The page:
2.  Today, Maybe (Dominique Demers and Gabrielle Grimard). The story revolves around a girl who sits passively at home making tea and jam sandwiches and entertaining visitors and talking to her pet bird and basically guarding her chastity and honing her domestic skills whilst her One True Love travels all over the world looking for her (and probably developing a fulfilling career at the same time). In the end, he turns up, they lock eyes, and... I guess... we are supposed to believe that they just lived happily ever. Because they are destined for each other. What is that? That is a book which should be ceremonially burnt by anyone who believes in either a) gender equality or b) real-life relationships.  Because, honestly. Grudging points for making the One True Love a bear, and not a white Anglo-Saxon prince (although the bear is still male).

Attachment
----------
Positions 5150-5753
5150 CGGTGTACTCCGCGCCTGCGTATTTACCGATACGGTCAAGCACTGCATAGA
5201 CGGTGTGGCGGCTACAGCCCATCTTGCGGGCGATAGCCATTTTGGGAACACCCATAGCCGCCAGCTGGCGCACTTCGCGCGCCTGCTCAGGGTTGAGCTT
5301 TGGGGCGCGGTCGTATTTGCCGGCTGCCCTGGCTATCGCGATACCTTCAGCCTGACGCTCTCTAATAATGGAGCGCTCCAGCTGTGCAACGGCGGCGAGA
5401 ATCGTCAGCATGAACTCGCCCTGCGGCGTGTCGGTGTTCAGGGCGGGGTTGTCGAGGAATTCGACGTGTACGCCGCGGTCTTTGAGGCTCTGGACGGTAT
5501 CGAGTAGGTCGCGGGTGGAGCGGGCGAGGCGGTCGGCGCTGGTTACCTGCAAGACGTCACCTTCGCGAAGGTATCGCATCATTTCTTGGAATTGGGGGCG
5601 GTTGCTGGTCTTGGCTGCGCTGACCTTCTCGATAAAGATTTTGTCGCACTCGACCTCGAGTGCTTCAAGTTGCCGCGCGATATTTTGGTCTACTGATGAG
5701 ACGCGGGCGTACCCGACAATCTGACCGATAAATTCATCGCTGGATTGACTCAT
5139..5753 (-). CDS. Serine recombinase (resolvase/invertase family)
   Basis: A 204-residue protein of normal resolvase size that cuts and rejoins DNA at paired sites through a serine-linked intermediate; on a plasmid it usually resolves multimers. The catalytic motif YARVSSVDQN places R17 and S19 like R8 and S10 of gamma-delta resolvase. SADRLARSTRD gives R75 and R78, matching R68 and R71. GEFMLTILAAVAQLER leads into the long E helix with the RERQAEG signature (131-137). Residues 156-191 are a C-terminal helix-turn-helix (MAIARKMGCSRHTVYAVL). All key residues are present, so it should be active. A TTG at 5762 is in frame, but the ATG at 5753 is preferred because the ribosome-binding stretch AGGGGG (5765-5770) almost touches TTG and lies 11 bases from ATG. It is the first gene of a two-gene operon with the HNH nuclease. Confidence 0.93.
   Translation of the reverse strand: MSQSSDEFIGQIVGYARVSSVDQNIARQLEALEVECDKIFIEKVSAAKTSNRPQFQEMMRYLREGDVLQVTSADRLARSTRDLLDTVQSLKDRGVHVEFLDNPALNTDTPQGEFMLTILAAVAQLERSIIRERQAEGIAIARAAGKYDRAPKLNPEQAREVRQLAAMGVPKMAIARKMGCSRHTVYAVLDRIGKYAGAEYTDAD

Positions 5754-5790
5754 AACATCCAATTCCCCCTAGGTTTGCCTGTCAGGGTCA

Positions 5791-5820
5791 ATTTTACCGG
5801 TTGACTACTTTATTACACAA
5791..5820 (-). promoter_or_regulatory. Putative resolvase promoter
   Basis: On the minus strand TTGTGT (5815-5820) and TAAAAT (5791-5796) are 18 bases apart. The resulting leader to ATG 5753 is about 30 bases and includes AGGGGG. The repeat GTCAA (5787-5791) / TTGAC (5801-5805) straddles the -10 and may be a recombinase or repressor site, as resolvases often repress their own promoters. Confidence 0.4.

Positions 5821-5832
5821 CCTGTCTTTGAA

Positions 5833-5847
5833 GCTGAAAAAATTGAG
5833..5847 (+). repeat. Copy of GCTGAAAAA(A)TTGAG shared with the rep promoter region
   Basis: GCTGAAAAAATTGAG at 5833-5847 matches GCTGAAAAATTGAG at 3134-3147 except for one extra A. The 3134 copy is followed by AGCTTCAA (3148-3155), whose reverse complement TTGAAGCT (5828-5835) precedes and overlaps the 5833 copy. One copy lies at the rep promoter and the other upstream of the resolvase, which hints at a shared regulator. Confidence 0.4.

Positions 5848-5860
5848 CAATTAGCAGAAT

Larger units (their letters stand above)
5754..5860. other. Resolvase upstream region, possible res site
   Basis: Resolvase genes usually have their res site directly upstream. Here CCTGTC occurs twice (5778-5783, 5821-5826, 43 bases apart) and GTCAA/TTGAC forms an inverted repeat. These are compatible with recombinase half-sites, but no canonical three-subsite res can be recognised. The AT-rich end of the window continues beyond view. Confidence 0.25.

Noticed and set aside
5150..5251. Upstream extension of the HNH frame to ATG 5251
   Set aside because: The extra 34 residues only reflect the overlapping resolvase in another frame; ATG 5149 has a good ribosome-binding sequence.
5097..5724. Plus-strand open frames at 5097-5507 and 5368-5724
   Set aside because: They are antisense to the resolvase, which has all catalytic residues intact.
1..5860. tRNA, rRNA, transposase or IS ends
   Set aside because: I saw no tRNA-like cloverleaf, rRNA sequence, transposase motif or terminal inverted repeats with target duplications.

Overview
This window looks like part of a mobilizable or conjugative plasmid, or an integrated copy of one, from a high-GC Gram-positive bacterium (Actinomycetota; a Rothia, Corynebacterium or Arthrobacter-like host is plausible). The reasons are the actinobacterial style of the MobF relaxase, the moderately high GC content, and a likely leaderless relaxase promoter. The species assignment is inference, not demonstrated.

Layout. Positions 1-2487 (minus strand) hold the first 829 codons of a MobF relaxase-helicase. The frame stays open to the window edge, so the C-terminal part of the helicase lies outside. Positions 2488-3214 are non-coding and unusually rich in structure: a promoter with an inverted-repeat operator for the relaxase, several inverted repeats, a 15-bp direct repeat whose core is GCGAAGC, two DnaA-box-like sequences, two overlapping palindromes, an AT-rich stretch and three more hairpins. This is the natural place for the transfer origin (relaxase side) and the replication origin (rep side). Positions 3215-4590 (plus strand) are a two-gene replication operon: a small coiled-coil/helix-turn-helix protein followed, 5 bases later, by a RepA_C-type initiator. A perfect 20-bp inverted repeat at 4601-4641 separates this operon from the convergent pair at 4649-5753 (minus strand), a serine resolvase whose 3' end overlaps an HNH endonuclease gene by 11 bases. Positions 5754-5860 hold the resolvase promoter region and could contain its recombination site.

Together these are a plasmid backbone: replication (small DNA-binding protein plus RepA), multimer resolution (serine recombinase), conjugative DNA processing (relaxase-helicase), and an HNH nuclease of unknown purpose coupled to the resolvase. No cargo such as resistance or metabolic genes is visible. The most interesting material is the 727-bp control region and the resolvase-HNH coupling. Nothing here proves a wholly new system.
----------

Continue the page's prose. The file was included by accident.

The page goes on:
3.  Why Cats Don't Wear Hats (Victoria Perez Escriva and Ester Garcia). The story is translated from Spanish, and the language retains a charming foreign air. Using a series of "logical" steps, the book explains that cats don't wear hats, because that would lead to a chain of events which would eventually necessitate the renouncing of the cat's essential "catness". To be a cat is easy, the book concludes, as long as you don't want to wear a hat. This is a delightful book about foresight, unintended consequences, the true weight of material objects, and the way one desire can lead to another, transforming you as you follow each call. Its subtlety begs discussion and allows the reader the freedom to frame the moral within his or her own set of values. (Reading the back cover, for example, gives the impression that the authors think they have written a book about the importance of being yourself.)